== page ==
No Gods November 7, 2011 at 12:35 pm

Can I vote “no” on a new taxpayer funded football stadium yet?


Doug Porter November 7, 2011 at 1:05 pm

It should be noted for our regular readers who may not be familiar with San Diego Rostra that their postings are mostly of the conservative persuasion. You will not get cooties from visiting their site, but on certain days you may want to wash your hands afterwards. (we’re sure they probably feel the same way about us)


Jeff November 7, 2011 at 1:58 pm

Can I contribute to a fund to help the Chargers leave? I want to get the stinking whiners out of my city.

Honestly, what a bunch of crybabies that organization employs…!


TM November 10, 2011 at 9:02 am

How so? How exactly are they crybabies? And why are we throwing insults around instead of having a reasonable discussion?


Allen Lewis November 7, 2011 at 3:24 pm

I wonder how much tax and personal $ is lost from the 99% to the 1%. Pro sports are greed infested from the top down. For the mega rich it is a phallic symbol to own a team, and a place to launder there $, and for the players…well no amount of $ makes them happy, it has gotten way out of control. I wont even get into the “role model for our youth” part.I wonder how many people down on the protest watch the games on there Iphones. Yes I’m one of those anti pro sports people. Don’t get me wrong, I love sports, I would rather do them than pay $ to watch others do them.


TM November 10, 2011 at 9:04 am

Launder their money? That’s a heavy accusation with no ground to stand on in this discussion. You’re clearly just upset.


doxielady November 7, 2011 at 5:20 pm

I cannot believe these people are looking to the citizens of San Diego to build their stadium. Yeah, vote yes and let the rich get richer! In the meantime us poor people will never be able to go to a game because the prices are so outrageous and then it gets blacked out and then we can’t even see the damn game! Let them go to LA…the San Diego rich can still go see them in their new stadium.


TM November 10, 2011 at 9:06 am

What evidence do you have that it won’t help both sides? Give me some evidence of that. Or are you just looking for something to complain about?


Wireless Mike November 7, 2011 at 5:54 pm

Go Chargers! And stay gone.


San Dieagan November 7, 2011 at 7:48 pm

“Go Chargers! And STAY gone!!”

I couldn’t have said it better myself!

… and THIS says it all:
“So this time around, we were determined to push our idea out there to the public and not be deterred by those who are watching out for their own interests more than the best interests of all taxpayers.”

Well… power to those San Diegan’s who have finally awakened to “watching out for their own interests AS TAXPAYERS… and FINALLY decided that the hobby (i.e. football) of one particular person (Alex Spanos… et al) should not be subsidized by a city (i.e. YOU and ME) that is financially broke… and, even if it wasn’t.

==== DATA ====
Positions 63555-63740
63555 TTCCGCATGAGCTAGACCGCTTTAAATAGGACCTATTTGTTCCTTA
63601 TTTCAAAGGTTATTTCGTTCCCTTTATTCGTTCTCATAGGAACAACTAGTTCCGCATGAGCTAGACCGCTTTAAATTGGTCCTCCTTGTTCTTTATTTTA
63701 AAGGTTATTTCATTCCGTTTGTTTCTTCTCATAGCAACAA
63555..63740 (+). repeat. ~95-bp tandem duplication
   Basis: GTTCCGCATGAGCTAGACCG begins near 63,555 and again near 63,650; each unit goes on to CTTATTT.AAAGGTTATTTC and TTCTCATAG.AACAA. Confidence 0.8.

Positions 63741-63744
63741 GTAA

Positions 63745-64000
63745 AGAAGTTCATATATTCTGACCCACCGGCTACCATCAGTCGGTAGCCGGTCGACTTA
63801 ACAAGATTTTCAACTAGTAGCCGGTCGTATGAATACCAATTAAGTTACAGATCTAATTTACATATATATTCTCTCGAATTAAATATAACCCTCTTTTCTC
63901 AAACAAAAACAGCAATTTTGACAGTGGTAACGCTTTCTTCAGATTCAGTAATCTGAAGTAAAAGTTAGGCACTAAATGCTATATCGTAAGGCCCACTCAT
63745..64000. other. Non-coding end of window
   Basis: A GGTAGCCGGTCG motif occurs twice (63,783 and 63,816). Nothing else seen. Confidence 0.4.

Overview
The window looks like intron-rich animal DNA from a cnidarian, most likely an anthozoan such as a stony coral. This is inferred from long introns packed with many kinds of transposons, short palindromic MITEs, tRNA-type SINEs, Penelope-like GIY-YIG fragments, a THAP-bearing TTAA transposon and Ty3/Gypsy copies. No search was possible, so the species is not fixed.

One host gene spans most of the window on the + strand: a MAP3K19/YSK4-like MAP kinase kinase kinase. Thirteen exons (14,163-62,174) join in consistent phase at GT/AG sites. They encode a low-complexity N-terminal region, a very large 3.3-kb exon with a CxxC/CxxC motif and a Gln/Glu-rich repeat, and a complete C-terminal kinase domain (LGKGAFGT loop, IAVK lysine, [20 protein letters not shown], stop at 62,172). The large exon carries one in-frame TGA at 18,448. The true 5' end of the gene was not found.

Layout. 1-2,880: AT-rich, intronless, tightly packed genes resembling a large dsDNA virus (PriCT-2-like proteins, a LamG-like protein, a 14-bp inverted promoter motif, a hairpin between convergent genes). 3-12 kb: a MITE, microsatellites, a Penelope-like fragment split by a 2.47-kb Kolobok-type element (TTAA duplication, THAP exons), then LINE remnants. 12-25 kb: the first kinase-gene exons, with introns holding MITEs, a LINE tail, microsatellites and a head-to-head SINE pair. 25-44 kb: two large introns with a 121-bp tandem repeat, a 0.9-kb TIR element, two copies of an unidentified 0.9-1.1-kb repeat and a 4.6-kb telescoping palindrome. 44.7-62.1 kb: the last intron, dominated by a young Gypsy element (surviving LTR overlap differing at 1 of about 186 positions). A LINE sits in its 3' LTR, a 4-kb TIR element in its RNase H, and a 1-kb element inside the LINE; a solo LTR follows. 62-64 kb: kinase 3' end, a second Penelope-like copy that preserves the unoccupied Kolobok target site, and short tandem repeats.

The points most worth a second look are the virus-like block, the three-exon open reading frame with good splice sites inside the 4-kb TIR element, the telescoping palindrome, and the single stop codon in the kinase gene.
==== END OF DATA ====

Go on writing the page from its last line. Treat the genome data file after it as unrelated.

Hey…. my hobby is model railroading. I want the city of San Diego to subsidize the cost of building a huge facility to build a gigantic model railroad that would attract model railroaders from around the world. This would increase San Diego tourism and money (i.e. Transient Occupancy Tax) to reduce the abominable debt this city has incurred from criminal mismanagment for the past 20 years.

I guarantee that MY hobby (… model railroading – NOT football) will provide a year ’round income for San Diego… instead of the EIGHT…. that’s right, only EIGHT days (out of 365 days in a year) in a multi-million dollar, San Diego taxpayer subsidized piece of concrete and grass (San Diego Stadium).

Wake up San Diego!! If Mr. Alex Spanos’ hobby is football, then he should pay for every single dime it takes for him to enjoy it… just like the rest of us!

Now, if Mr. Alex Spanos wants to purchase/lease the land, and build the stadium without one single cent from the San Diego taxpayer…. and then sell tickets (to subsidize his cost) to those who want to watch the endeavors of his hobby… FINE !!!

(Question: Where were all those AVID Charger fans who failed to purchase tickets so that the Charger games could be broadcast on local television? HUH ???????? )

Are these the SAME Charger fans (i.e. San Diego taxpayers) that will ensure that EVERY Charger home game will be a sell-out???

I think not!

What REALLY gets my goat, is that after San Diego city taxpayers spent MILLIONS to renovate San Diego Stadium to Alex Spanos’ specifications,
a year or two later, he said it wasn’t adequate! He wants a NEW, taxpayer subsidized stadium :-((

For WHAT ???? Only EIGHT days out of the entire year???

Give me a break!!! :-(

Don’t get me wrong… I LOVE football! But, after years and years of seeing one person persue his personal hobby (… at taxpayer expense) without tangible results (i.e. Super Bowl), it’s time to say NO !!!!

Mr. Spanos…

1. Buy your own land
2. Build your own stadium
3. Charge people (like every other business) to partake in what you do in that facility.

Otherwise……… find another city to pay for your hobby!!!


TM November 10, 2011 at 9:10 am

Yeah… ONE guy likes the Chargers. Make it sounds like that’s true. That’ll get ‘im!

Jeez man, lighten up.


Rick Chalmers November 7, 2011 at 9:27 pm

There are other professional sports teams that left town or dissolved because they couldn’t hack it.

Football can join them. Spanos and Fabiani have their heads in a dark place if they try this maneuver during the current civil unrest.



TM November 10, 2011 at 9:13 am

And what about after the civil unrest? What if things calmed down and the debt was lowered? Chances are by then there will be so many negative comments surrounding the very idea that it will be disapproved of then too. Simply thinking something seems like a bad idea DOESN’T MAKE IT A BAD IDEA. Give it a real chance. Personally, I think it’s pretty awful that so many folks seem to be immediately dismissing the idea.